25 - Suur Suomi
Finland gained independence from Russia right after the Bolshevik Revolution of 1917. A civil war ensued, along the lines of the post-revolution conflict in Russia itself: ‘Reds’ against ‘Whites’. The conservative ‘White’ forces won out, thanks in part to support of the Germans.
An outgrowth of this conservative victory was the birth of an irredentist, ‘Pan-Finnish’ movement, claiming a ‘Greater Finland’ (Suur Suomi) composed of all areas inhabited by Finns or by people ethnically related to Finns. This irredentism was in large part aimed at areas still under control of the fledgling Soviet Union.
The Treaty of Tartu (1920) fixed the Finno-Soviet border, largely following the border of the old Arch-Duchy of Finland when still within Russia. It did however also grant the northern territory of Petsamo (Russian: Pechenga) to Finland, thereby giving it access to an ice-free seaport on the Barentsz Sea. Finland, in return, agreed to leave Repola and Porajärvi, two areas it had occupied in Russian Karelia.
In 1939 however, the Soviet Union invaded Finland in the so-called Winter War, with the express aim of reconquering the whole country. The Finns managed to prevent this, but were forced to relinquish part of their territory: a large part of Finnish Karelia, pushing Finland off the northern side of Lake Ladoga, an area called Salla midway along the border, and part of Petsamo in the north. This is important, as these three areas are marked separately on this map of Suur Suomi: they are the blue areas separated from the main body of Finland by red lines – areas which were illegitimately ‘stolen’ from Finland by an unprovoked Soviet attack.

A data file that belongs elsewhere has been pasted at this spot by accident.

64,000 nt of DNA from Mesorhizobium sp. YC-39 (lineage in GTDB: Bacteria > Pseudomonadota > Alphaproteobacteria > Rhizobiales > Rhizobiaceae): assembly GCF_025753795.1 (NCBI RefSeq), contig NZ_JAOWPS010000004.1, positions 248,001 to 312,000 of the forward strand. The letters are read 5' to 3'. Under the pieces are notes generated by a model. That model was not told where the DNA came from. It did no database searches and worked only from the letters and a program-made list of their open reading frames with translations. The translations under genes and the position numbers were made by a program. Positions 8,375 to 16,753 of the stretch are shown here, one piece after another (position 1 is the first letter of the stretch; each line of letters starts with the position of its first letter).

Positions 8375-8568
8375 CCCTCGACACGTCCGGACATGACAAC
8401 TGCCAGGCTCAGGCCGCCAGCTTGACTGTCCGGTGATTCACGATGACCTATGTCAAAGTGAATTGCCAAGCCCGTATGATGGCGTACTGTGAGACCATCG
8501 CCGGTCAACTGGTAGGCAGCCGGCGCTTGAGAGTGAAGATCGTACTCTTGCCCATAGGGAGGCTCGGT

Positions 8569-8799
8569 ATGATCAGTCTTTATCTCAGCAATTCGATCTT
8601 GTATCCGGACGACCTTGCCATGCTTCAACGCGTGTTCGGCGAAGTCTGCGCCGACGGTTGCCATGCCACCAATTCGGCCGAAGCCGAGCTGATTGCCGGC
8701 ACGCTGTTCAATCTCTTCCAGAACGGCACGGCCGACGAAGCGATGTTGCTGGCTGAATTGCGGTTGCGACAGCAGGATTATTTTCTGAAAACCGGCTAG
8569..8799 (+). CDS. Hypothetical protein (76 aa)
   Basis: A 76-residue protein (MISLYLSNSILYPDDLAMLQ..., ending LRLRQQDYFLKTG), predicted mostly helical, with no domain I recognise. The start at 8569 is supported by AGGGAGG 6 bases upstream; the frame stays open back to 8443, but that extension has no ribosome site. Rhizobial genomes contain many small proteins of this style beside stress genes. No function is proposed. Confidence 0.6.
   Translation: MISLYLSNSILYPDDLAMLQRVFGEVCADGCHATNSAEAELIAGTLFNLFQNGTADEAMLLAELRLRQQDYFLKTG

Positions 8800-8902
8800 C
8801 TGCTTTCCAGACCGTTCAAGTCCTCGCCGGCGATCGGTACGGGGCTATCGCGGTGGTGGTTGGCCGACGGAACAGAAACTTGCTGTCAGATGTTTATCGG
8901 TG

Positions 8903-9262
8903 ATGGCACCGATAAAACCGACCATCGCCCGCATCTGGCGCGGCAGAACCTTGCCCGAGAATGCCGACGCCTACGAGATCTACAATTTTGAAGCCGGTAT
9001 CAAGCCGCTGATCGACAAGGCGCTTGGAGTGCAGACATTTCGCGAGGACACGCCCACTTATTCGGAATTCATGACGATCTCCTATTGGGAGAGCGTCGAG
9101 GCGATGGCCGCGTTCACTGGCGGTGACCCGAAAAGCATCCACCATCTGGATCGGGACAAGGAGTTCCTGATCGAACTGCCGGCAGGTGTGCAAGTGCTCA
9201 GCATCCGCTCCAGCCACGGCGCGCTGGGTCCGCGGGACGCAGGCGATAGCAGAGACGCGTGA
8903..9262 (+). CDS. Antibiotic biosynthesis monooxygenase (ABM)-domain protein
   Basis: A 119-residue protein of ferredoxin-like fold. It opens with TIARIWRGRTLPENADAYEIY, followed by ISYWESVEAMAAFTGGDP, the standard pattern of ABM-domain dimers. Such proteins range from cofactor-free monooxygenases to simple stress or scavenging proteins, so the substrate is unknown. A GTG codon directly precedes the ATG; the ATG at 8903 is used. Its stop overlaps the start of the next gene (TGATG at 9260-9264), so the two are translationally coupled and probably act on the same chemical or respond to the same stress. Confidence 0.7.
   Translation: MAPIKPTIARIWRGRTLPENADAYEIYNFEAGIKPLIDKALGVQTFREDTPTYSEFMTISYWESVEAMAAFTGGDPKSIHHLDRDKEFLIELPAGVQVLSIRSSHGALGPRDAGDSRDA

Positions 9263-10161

The other areas indicated were less legitimately claimed by Finland:
an eastward expansion of Finnish territory into Russia to include all of the Kola peninsula, so that Finland would be bordered by the Barentsz Sea in the north, the White Sea in the east and lakes Ladoga and Onega in the south-east. For many proponents of Suur Suomi, this was the maximum extent of their ambitions.
A grander vision of Suur Suomi encompasses not only expansion to the east. This ‘Even Greater’ Finland would also expand southward to include Estonia, the northernmost of the three Baltic states, with a culture and language closely related to Finland. Estonia gained its independence after the Bolshevik Revolution (1917), thanks in part to Finnish support.
It would also include Ingria, an area somewhat similar to present-day Leningrad Oblast (still, even though the city itself has been renamed Saint Petersburg). Now mostly inhabited by ethnic Russians, it was at one time majoritarily Finnish. After the Bolshevik Revolution of 1917, Northern Ingria for a brief period (1919-1920) even was an independent state. After re-integration into Soviet Russia, most Finnish inhabitants fled to the ‘motherland’.
The popularity of the Suur Suomi idea faded after World War II. After the break-up of the Soviet Union, there were renewed calls for the return of those parts of Finland lost in the Winter War, but support for this idea has been partial at best in Finland, and almost non-existent in Russia. This map can be found here on Wikipedia.
- This is no less true in the workplace than it is in our personal lives.
One of Stephen Hawking's predictions seems to have been borne out in a man-made "black hole".
- A scientist has built a black hole analogue based on sound instead of light.
SMARTER FASTER trademarks owned by The Big Think, Inc. All rights reserved.